A color coding system and method process the data of an image or document to blend the data using a predetermined mapping to generate color indicia being a series of color bars or shapes having different lengths and heights. The color indicia is uniquely associated with the input data, and the use of color has a greater ability to visually distinguish one object from another.

BRIEF DESCRIPTION OF THE SEVERAL VIEWS OF THE DRAWINGS

Preferred embodiments of the invention are disclosed hereinbelow with reference to the drawings, wherein:

FIG. 1 is a schematic block diagram of the color coding system of the present invention;

FIG. 2 is a flowchart of operation of the present invention;

FIG. 3 is an example webpage for inputting the identifying information to generate color indicia;

FIG. 4 is an example of a color bar code as the color indicia;

FIG. 5 is an example of a colored shape as the color indicia;

FIG. 6 is an example of a mapping;

FIG. 7 is an example birth certificate with a color bar code; and

FIG. 8 is an example travel bag with a tag having a color bar code.

DETAILED DESCRIPTION OF THE INVENTION

As shown in FIGS. 1-2, a color coding system 10 is a computer-based apparatus, which may be a distributed computer system, including an input device 12, a processor 14, and at least one output device 16. The input device 12 is used for inputting information 18 associated with a first object 20. The processor 14 processes the information 18 using software implementing color indicia generating means 22 and a predetermined mapping 24 stored in a memory 26 to generate a plurality of color codes uniquely identifying the first object 20. The output device 16 generates color indicia 28 from the plurality of color codes, with the color indicia 28 encoding the information 18 associated with the first object 20, with the color indicia 28 being viewable on a physical substrate, and with the color indicia 28 including a plurality of different colors selected from a predetermined palette lacking the color black.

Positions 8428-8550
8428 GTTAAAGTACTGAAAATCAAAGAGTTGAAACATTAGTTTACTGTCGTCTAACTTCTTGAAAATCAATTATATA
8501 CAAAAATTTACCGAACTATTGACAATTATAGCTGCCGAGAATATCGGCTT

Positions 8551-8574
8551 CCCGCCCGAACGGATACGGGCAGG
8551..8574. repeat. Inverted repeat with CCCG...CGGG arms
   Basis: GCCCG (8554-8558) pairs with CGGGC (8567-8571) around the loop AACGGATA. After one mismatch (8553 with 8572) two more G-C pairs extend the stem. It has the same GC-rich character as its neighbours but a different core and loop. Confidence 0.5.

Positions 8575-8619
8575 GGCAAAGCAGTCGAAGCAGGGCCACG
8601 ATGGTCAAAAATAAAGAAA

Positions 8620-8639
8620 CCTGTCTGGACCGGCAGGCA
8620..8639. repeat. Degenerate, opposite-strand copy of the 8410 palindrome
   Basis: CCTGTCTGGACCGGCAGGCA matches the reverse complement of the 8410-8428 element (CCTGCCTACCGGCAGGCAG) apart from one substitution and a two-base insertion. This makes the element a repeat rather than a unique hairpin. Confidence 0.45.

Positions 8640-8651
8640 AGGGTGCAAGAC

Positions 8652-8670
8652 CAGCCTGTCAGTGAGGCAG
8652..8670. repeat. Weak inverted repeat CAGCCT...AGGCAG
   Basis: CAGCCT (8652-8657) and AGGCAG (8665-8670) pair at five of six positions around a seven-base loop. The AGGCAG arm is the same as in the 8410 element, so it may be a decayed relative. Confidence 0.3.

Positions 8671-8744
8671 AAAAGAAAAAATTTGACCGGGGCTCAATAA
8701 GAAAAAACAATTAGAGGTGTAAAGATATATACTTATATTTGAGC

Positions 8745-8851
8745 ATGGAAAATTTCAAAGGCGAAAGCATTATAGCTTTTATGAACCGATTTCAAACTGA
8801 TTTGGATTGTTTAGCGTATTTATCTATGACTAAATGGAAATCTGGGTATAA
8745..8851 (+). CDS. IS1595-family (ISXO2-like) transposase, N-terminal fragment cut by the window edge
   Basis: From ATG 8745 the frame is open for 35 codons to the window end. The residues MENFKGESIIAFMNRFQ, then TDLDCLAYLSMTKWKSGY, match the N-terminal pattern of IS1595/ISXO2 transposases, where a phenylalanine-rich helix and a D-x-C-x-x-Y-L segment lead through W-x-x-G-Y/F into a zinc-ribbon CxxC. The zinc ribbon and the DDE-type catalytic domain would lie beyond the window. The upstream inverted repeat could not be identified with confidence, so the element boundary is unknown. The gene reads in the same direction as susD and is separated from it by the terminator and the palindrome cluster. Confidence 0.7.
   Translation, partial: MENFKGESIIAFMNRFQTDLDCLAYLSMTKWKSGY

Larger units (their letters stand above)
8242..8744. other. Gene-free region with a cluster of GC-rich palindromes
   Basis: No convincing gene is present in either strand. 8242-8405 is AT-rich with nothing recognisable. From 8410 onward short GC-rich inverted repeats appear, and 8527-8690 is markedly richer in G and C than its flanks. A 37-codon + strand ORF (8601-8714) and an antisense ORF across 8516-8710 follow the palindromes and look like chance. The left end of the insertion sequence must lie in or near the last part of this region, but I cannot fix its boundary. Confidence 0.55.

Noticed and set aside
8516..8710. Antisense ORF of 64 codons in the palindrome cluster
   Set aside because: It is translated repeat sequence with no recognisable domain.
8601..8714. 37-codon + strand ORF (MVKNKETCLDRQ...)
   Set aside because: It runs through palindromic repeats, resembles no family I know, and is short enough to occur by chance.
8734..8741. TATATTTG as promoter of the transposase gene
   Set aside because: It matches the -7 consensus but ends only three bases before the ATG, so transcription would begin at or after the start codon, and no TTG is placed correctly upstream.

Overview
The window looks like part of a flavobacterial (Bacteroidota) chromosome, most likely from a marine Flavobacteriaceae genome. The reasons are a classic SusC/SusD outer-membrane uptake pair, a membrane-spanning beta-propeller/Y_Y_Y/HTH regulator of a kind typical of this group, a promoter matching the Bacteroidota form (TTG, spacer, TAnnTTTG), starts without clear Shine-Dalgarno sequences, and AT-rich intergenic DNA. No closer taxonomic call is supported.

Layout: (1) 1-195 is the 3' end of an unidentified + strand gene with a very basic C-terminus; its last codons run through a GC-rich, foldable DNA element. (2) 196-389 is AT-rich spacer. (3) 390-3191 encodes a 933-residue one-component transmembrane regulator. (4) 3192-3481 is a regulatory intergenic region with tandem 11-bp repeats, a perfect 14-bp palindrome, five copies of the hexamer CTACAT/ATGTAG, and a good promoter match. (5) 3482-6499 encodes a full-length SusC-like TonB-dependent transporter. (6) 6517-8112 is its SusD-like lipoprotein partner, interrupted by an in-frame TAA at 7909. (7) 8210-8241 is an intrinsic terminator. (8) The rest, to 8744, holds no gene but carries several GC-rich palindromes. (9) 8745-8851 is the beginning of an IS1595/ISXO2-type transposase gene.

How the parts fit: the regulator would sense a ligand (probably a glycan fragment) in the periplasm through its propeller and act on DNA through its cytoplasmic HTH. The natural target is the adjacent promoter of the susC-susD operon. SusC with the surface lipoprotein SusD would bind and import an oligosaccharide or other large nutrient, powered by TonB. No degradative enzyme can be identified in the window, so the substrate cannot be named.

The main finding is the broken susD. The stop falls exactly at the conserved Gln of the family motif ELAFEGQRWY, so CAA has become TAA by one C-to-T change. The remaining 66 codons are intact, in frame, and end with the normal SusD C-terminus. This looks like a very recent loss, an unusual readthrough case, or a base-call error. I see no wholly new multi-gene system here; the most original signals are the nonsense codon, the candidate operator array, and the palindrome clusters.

In an example implementation, the color-coding system 10 may be an Internet-accessible computer including a “PENTIUM” microprocessor commercially available from “INTEL CORPORATION”, including 1 MB of RAM as the memory, 1 GB of hard drive storage, and executing the “WINDOWS” operating system commercially available from “MICROSOFT CORPORATION”. Accordingly, the input device 12 includes a mouse and optionally a keyboard for inputting the information 18 through a graphic user interface (GUI).

The at least one output device 16 includes at least a color display 30 capable of displaying at least the predetermined palette of colors. As defined and used herein, the term “color” is not limited to black and white, but may be any known color or combinations thereof.

The processor 14 may include the microprocessor of a personal computer of the user inputting the input information 18 to generate the color indicia 28. The processor 14 may also include and/or be operatively connected to a web server; for example, a server computer commercially available from “IBM CORPORATION” capable of running the “WINDOWS 2003 SERVER” software available from “MICROSOFT CORPORATION”. Alternatively, the personal computer of the user may be a client computer operating as the input device 12 connected to a web server acting as the processor 14 of the color-coding system 10.